DENVER -- More than 231,000 Coloradans are out of work and scores of small businesses are on life support. If the federal government doesn't get its loan program ironed out, many of those shops and restaurants say they won't be around to see the end of the COVID-19 outbreak.
The emergency Paycheck Protection Program (PPP) that's been keeping many businesses alive has run out of money.
Democrats and Republicans alike want to inject it with more cash, but can't agree on the details.
The Small Business Administration website now reads, "unable to accept new applications." The $349 billion in loan money is already gone.
“It's extremely frustrating,” said John Hardon, owner and president of DCNC Inc. “We were counting on that money. Obviously, as a lot of small businesses are, we have a payroll coming up tomorrow. We will be all right for tomorrow, but moving forward, it’s going to be dicey.”
Hardon owns a computer consulting firm in north Denver. The company has been in business for 21 years and has 23 employees. Hardon was approved, and just closed on his PPP loan Wednesday.
“I signed the documents yesterday. They said that was it,” Hardon said. “That was all I needed to do. The next step was funding, and then we got a message this morning that there were no more funds.”
Hardon banks with T Bank out of Dallas.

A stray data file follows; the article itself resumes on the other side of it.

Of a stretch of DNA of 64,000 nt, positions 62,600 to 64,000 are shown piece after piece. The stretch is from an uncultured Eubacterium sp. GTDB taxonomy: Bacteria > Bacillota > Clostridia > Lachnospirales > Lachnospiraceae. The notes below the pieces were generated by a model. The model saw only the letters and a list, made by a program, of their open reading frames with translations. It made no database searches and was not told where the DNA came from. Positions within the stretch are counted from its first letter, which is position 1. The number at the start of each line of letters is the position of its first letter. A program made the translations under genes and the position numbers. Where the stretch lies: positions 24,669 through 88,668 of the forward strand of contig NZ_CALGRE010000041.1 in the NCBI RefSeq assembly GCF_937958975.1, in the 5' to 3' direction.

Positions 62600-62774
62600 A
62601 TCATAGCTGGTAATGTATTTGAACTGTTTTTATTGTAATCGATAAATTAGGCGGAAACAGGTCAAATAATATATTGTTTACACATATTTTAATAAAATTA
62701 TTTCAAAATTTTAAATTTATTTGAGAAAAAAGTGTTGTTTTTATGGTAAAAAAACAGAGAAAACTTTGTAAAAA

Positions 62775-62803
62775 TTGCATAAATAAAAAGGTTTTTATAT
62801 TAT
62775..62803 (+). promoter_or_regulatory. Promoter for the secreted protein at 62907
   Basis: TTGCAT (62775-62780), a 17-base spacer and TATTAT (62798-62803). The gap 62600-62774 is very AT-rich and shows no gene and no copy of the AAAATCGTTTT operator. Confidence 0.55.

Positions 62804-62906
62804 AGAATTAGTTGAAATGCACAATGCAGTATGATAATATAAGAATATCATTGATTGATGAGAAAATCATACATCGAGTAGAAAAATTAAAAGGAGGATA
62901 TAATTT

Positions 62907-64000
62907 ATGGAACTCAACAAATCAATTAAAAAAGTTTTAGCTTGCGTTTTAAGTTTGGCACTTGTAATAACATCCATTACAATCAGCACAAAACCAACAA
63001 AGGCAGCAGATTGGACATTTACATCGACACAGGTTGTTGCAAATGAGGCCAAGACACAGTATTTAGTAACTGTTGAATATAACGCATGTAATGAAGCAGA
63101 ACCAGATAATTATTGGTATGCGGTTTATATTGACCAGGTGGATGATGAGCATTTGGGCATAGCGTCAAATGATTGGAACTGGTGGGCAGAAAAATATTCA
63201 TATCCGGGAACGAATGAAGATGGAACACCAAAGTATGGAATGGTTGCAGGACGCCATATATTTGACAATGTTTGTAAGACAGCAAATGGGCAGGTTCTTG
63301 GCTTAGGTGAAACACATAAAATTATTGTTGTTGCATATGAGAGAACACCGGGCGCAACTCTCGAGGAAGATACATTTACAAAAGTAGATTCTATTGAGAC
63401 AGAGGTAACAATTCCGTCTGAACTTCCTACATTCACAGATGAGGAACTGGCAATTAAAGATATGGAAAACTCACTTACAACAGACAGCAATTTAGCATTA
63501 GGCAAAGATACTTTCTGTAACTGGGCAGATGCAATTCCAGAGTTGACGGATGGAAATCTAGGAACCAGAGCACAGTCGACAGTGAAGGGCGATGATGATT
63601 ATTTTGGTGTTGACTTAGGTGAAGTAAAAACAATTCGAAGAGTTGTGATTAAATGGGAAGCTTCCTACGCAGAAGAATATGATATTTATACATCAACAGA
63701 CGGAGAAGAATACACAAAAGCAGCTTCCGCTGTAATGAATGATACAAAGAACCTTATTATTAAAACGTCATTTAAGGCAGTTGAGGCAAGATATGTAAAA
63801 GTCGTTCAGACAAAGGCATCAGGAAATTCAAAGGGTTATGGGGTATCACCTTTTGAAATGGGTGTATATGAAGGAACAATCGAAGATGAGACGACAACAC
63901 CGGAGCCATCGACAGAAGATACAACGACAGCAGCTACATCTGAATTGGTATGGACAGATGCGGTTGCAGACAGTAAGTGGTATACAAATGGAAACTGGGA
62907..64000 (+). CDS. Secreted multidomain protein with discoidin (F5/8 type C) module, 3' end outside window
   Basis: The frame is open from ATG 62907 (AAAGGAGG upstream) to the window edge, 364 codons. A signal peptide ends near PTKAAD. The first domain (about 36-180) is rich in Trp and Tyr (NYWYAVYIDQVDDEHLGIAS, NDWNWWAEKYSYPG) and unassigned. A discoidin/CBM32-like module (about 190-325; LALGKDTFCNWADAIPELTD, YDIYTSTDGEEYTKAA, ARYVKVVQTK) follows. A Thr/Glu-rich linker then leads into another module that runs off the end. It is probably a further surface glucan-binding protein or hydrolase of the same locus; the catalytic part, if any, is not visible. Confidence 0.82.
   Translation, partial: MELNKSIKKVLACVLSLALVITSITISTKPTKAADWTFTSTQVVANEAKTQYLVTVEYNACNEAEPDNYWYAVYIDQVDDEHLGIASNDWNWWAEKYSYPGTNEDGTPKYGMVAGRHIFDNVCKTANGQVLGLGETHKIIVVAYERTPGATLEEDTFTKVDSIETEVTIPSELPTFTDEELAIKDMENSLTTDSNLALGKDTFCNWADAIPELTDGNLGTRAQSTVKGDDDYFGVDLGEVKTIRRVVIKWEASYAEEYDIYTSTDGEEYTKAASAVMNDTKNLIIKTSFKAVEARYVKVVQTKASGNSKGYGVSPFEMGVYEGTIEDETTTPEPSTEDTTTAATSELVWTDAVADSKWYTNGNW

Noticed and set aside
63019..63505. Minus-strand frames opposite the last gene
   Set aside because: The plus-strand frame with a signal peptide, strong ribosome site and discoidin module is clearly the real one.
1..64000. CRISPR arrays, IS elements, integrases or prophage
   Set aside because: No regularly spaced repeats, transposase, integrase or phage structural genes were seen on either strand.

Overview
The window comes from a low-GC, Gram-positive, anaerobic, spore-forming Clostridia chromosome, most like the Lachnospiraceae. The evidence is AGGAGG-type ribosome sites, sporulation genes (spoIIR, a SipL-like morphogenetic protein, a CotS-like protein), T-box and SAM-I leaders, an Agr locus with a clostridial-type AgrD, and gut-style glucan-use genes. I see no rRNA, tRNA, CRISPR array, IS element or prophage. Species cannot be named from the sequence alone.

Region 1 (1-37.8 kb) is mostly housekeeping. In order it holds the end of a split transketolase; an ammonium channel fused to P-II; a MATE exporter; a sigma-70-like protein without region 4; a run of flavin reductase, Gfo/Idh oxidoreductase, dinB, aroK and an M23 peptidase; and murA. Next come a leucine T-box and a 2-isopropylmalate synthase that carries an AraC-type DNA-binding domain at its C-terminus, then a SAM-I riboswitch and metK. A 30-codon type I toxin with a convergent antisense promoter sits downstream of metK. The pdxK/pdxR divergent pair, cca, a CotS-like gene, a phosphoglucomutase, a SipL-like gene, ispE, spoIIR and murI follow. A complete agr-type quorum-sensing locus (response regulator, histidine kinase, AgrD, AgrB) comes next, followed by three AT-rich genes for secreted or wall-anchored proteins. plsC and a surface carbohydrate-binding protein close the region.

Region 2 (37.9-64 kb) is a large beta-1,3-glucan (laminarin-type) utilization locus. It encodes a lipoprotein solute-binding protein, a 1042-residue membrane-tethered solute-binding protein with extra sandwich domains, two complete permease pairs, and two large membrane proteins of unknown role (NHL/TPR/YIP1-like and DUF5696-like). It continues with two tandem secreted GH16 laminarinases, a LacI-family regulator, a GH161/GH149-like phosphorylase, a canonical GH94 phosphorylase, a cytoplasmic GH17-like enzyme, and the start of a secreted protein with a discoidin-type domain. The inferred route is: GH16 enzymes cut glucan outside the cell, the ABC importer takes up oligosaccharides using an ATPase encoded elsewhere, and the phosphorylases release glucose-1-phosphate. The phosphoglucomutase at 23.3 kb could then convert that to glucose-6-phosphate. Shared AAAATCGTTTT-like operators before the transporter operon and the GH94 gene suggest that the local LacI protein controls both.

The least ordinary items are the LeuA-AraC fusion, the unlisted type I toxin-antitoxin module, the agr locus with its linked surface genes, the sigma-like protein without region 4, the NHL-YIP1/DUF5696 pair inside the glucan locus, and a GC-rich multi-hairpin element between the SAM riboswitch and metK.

Linda Sanders is a self-employed freelance paralegal with a similar story.
“I pay quarterly taxes on what I earn,” Sanders said.
The attorney she works for in Englewood had to furlough her.
Sanders isn’t sure she qualifies for unemployment and tried to get a small business loan for her freelance business that has only one employee – her. She was working through Chase Bank, which she’s been with for nine years now.
“They led me to believe they're going to assist those with business bank accounts first, and if there's any money left, they'll help the little people like me,” Sanders said.
Hardon said Sen. Michael Bennet, D-Colo., and other lawmakers have turned this into a political issue.
“I would ask Senator Bennet why he didn't go ahead and approve the additional funding for this last week when it was on the table?” Hardon said.
Bennet told Denver7 on Thursday the funding was never enough.
“I never thought the $350 billion we put aside for this would be enough,” Bennet said. “I always thought it was a mistake to cap it. We're going to have to do more.”
The Trump administration indicated it is on board with more funding as well.
“It wasn't a Republican or Democrat thing,” said Treasury Secretary Steve Mnuchin. “It was bipartisan. We've committed to small businesses. We should top up that program now.”
As lawmakers fight over funding, the small business owners that need it most, like Hardon, are scraping by for now.
“We actually applied the day these loan applications opened,” Hardon said. “So, why we didn’t get funding is beyond me. I contacted that bank immediately. We moved quickly, got approved and closed yesterday.”
The loans are forgivable as long as small businesses use 75% of the funds to pay employees for eight weeks immediately following receiving funding.
Sanders says she feels like the application process and funding has many pitfalls.
“I only have me,” Sanders said. “So, maybe that's why it's easier to let me fall through the cracks. If banks have the authority to use such discrimination, I would ask lawmakers why they approve of that kind of arbitrary denial.”
Relief that seems to benefit only those who hit all qualifications.
“I’m wondering about the stimulus check, too,” Sanders said. “I don’t even know if I’ll get that.”